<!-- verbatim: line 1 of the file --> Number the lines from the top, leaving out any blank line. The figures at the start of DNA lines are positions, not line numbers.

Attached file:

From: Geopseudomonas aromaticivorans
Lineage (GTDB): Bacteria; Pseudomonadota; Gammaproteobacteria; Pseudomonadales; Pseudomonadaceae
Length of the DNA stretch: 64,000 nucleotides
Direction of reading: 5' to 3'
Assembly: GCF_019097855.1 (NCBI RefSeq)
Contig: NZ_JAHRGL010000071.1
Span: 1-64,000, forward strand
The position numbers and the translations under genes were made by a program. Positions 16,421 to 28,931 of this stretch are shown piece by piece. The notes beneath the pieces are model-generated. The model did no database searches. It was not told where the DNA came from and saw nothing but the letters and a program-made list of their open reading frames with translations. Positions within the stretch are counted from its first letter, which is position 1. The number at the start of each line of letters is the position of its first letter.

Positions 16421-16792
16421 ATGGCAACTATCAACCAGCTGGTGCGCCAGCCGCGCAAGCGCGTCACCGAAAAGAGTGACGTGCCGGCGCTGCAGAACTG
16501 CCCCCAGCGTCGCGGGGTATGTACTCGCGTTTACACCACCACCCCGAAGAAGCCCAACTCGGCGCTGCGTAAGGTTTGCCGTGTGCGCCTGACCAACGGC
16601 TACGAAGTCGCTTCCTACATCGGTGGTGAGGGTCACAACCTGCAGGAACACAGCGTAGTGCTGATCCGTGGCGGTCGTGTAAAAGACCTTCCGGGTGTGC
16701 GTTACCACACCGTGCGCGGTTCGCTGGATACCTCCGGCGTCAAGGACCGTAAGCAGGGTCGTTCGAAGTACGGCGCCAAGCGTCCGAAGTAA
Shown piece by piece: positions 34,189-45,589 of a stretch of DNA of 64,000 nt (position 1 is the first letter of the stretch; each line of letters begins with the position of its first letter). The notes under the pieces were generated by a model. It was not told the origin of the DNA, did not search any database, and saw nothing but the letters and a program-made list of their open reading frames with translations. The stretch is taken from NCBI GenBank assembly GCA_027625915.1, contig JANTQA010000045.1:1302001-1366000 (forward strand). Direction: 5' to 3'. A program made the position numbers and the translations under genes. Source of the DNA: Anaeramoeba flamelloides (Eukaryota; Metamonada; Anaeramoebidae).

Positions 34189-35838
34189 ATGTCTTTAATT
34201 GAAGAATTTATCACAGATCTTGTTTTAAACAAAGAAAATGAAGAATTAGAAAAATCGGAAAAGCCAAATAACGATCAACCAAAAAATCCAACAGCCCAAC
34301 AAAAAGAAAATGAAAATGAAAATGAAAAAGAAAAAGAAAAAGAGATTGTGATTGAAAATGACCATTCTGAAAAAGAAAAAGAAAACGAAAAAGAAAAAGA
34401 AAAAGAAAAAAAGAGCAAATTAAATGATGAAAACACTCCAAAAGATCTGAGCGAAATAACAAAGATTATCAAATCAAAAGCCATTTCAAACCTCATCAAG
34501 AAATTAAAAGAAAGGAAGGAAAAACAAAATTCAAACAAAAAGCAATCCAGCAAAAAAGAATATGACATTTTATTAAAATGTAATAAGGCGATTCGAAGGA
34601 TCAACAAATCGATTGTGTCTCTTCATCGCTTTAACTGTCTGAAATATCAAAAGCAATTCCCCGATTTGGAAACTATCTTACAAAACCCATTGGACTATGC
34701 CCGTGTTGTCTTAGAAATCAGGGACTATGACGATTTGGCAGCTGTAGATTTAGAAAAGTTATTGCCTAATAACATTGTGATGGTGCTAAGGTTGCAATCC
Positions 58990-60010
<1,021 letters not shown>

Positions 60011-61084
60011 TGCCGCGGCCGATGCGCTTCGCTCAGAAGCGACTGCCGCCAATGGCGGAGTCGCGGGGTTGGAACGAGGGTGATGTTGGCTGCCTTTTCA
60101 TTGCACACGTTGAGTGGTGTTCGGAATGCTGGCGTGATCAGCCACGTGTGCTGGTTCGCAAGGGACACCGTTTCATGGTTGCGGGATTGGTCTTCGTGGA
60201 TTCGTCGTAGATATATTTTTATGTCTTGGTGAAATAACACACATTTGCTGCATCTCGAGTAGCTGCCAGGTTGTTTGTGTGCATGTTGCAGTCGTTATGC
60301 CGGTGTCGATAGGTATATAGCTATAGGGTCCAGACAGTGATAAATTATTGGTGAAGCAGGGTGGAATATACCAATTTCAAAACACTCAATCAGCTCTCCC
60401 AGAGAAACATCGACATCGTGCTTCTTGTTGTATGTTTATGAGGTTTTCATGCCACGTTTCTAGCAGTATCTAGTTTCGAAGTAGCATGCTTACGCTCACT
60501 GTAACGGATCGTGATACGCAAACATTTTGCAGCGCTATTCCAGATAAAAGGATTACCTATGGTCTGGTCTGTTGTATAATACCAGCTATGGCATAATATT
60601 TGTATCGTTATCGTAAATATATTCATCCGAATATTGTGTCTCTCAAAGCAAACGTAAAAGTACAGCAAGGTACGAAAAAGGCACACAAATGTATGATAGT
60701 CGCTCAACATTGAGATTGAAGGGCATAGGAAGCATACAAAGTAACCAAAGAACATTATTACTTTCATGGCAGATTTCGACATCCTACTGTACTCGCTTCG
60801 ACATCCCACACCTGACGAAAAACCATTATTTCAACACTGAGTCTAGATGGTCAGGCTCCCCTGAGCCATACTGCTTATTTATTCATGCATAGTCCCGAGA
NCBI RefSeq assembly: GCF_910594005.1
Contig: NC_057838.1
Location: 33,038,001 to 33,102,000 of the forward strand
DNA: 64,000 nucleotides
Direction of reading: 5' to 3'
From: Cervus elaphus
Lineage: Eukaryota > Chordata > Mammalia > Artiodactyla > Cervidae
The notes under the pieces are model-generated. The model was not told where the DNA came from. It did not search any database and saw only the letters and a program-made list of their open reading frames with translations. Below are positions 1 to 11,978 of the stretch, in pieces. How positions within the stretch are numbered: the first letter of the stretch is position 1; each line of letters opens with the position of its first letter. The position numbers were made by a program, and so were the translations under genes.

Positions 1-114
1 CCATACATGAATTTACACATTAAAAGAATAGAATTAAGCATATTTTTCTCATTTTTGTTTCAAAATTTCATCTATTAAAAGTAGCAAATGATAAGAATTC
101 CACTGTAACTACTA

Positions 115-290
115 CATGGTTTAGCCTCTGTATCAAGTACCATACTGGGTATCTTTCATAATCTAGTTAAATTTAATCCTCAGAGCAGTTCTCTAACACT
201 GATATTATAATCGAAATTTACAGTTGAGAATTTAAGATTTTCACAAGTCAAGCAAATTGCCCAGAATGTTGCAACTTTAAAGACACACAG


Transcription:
From: Geopseudomonas aromaticivorans